How do I manage my high expectations?

October 22, 2021

This October, we kicked off a new series of interactive Zoom workshops on the subject of exam results! Specifically, we want to help parents feel more prepared to receive their children’s exam results come the end of the year.

We’re blown away by how candidly and enthusiastically parents have been participating in our Q&A sessions – even staying for 20 extra minutes to tune in to a “bonus” Q&A. You have burning questions that need practical solutions! We hear you! 

In a series of upcoming blog posts, we’re going to distill the insights from our “How to talk to your child about their exam results” Q&A sessions just for you. Don’t forget to follow us on Instagram and Facebook to receive bite-sized nuggets of wisdom too! 

Tip 1: Acknowledge & express your own emotions first

Sometimes, if we don’t allow ourselves to address and express our feelings first, they manifest in our reactions to our children. In other words, you may find yourself reacting instinctively instead of responding thoughtfully. It’s not because you’re a bad parent! You’re only human, and your emotions are valid and deserve attention too.

First, take a moment to acknowledge your own feelings. What emotions are beneath your reactions? Perhaps you’re feeling frustrated, helpless, or guilty… Those feelings are valid! It’s normal and healthy to have hopes or plans for the future, as these help direct your steps and keep you on track. 

After having identified these thoughts and feelings, you may spend some time with your friends or other family members to vent, destress, or seek reassurance. Some people like to exercise or go outdoors, while others prefer to connect over a meal or a drink. What simple activities help you regulate your feelings? Your self-care as a parent is important too.

Tip 2: Talk to your child using I-statements

Now, you are more ready to begin a conversation with your child! In doing so, try to express your thoughts and feelings using “I-statements” instead of “You-statements”. I-statements describe your personal perspective, inviting the other person to see your invisible feelings better. You-statements tend to accuse, judge, or criticise the person you’re speaking to. Here’s an example:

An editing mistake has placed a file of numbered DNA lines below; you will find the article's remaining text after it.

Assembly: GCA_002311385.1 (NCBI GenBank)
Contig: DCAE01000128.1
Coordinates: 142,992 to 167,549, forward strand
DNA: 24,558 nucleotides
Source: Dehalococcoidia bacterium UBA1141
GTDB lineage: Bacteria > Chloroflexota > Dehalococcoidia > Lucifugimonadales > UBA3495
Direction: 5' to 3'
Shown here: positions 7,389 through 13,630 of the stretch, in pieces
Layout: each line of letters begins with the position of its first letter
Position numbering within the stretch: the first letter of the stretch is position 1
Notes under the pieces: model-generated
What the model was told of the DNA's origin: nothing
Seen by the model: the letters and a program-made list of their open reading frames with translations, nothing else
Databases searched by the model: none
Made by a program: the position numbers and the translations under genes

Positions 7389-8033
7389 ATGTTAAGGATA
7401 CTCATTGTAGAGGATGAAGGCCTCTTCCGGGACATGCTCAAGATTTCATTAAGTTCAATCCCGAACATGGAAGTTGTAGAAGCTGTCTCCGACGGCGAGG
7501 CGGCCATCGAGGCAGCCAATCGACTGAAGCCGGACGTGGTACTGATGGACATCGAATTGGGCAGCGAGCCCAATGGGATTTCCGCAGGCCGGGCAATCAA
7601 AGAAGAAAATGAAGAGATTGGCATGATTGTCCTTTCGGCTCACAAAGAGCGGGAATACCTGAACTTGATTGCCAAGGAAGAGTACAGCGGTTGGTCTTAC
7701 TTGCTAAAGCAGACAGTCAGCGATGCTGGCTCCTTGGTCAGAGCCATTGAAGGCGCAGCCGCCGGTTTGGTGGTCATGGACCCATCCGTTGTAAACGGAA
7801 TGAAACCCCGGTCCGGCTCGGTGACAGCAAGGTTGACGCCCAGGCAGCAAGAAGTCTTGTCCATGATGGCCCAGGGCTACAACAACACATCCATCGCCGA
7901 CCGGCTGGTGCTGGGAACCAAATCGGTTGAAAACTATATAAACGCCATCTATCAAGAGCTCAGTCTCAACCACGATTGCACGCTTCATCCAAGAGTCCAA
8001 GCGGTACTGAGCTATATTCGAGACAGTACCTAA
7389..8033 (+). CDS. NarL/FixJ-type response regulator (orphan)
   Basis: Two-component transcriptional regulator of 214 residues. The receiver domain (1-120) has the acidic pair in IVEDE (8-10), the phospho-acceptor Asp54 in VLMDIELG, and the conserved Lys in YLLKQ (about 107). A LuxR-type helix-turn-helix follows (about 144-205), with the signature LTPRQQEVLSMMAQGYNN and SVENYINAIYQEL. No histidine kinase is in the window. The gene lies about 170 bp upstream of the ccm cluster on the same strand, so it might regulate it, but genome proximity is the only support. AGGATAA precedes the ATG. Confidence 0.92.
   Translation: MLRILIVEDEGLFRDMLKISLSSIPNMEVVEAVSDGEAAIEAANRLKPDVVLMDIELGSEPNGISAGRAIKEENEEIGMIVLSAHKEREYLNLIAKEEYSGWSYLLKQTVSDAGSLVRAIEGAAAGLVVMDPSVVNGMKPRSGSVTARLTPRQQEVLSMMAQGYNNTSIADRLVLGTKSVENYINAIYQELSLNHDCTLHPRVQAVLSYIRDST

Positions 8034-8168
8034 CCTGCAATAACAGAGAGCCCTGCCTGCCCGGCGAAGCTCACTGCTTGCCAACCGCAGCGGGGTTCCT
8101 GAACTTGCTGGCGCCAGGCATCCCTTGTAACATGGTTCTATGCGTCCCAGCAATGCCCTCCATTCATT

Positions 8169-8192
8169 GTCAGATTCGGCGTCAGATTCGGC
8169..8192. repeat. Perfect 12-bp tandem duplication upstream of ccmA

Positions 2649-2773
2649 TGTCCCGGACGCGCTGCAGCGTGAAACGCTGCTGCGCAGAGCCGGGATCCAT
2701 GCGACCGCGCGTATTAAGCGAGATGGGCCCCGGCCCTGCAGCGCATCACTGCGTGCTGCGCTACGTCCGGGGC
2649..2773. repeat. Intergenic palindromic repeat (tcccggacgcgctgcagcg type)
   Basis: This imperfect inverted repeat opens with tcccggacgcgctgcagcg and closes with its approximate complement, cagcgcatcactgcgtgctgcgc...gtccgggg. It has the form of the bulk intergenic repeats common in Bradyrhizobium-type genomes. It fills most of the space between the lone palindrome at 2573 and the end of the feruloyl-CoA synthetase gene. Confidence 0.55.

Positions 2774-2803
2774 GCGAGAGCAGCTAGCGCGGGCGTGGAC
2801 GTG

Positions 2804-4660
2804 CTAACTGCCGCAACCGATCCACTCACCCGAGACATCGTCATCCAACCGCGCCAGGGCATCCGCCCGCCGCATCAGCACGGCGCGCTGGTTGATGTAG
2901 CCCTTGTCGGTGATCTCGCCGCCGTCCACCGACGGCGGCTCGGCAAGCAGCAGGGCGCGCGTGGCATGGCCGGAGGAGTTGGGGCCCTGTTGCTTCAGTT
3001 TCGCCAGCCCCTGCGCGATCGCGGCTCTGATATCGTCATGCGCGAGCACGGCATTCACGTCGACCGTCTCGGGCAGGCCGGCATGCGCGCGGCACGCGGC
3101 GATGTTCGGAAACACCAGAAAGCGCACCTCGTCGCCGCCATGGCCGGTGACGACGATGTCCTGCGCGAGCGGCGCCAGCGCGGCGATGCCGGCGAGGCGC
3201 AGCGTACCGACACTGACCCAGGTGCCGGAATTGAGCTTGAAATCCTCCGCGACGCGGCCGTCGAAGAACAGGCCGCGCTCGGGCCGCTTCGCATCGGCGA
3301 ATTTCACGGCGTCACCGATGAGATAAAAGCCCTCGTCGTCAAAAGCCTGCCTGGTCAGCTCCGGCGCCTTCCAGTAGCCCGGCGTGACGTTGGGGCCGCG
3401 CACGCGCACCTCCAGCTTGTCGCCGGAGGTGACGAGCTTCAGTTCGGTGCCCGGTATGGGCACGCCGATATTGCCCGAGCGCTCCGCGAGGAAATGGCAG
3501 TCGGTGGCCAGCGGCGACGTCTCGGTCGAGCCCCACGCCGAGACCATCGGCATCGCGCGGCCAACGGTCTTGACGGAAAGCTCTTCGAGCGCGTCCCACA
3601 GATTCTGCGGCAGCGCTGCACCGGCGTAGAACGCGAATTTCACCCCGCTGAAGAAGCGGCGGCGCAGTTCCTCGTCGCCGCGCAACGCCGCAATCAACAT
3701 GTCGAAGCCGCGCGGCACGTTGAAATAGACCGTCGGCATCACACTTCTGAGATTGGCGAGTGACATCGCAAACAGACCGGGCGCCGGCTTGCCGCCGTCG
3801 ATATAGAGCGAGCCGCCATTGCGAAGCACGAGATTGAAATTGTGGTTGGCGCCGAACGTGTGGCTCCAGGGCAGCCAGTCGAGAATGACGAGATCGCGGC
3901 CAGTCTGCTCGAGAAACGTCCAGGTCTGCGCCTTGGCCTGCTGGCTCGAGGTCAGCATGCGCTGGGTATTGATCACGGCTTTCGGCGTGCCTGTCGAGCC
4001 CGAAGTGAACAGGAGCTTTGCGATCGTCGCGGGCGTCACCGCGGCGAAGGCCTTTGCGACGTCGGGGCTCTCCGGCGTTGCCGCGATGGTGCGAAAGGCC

In doing so, you are not only letting your child understand how you feel using non-hurtful language, but you are also role-modelling for them what it sounds like to express your emotions honestly and lovingly.

Tip 3: Praise their efforts before you problem-solve

When your child’s results come back lower than you had expected, there might be a tendency to diagnose and fix what went wrong. That makes perfect sense: you want your child to learn from their mistakes and continually improve their skills! 

However, in reality, your child is way more likely to join you in writing a plan to move forward if they feel that you understand and appreciate them for who they are. In other words, if you zoom ahead too quickly to problem-solving, you may forget to recognise your child’s hard work so far and how they have improved this year.

Your words are very powerful! What is the first thing you want your child to hear, when they walk through the door with the results in hand? That very first response will shape how they feel about themselves, about their schoolwork, and even about you. 

Trouble-shooting and solution-building can wait 1 day! We strongly encourage you to search for qualities or efforts that your child has that you want to commend and celebrate first. This shows them that you are truly on their team, and they will be ready to cooperate with you moving forward.

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